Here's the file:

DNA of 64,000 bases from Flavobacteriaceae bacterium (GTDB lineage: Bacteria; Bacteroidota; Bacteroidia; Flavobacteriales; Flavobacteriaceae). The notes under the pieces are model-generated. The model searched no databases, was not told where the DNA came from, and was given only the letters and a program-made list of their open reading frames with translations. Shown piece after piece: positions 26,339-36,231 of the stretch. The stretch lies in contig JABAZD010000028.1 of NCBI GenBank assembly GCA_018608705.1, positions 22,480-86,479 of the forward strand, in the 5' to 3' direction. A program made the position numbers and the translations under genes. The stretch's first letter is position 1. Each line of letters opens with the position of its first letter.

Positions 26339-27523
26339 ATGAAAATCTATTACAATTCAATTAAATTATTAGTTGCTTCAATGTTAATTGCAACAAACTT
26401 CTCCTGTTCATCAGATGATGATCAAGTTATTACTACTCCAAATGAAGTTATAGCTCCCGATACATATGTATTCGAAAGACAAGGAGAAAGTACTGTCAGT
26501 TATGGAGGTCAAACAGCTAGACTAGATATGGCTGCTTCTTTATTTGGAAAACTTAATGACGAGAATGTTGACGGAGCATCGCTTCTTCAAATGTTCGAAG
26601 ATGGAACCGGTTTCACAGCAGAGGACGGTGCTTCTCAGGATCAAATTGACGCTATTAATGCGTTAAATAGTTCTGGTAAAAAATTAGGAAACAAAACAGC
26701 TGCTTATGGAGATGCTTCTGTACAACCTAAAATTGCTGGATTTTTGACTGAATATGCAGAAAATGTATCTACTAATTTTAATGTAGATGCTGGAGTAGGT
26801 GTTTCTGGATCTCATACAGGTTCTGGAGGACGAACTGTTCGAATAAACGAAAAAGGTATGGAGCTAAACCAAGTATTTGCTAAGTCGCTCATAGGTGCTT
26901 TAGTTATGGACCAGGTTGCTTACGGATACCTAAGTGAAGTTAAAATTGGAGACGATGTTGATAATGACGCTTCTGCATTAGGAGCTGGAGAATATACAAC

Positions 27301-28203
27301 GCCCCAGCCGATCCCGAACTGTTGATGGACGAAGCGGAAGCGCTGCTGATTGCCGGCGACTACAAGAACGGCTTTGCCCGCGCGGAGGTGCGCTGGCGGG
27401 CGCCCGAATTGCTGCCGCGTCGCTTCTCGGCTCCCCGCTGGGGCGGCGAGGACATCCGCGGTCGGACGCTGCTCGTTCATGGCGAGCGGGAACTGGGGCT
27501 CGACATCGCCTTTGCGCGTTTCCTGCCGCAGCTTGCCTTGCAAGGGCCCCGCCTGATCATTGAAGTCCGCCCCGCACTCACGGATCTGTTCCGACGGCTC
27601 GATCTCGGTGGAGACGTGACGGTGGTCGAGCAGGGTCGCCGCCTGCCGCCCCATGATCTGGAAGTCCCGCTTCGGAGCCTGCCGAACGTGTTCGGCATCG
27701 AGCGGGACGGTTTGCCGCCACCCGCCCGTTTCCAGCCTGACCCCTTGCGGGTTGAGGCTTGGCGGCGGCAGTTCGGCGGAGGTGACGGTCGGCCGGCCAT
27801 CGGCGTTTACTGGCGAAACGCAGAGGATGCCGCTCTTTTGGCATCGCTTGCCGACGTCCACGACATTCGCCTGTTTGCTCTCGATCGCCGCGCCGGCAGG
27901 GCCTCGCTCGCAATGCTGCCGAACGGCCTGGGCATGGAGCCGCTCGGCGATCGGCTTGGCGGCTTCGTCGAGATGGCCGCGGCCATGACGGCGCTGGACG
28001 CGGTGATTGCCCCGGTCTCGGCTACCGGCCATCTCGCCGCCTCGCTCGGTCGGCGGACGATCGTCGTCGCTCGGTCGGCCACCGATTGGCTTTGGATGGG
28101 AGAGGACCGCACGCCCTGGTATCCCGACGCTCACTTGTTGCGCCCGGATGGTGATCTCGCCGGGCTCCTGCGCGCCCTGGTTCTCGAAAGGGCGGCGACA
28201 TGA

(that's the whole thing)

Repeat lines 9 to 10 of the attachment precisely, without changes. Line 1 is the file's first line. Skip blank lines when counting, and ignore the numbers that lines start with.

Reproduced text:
26901 TAGTTATGGACCAGGTTGCTTACGGATACCTAAGTGAAGTTAAAATTGGAGACGATGTTGATAATGACGCTTCTGCATTAGGAGCTGGAGAATATACAAC

Positions 27301-28203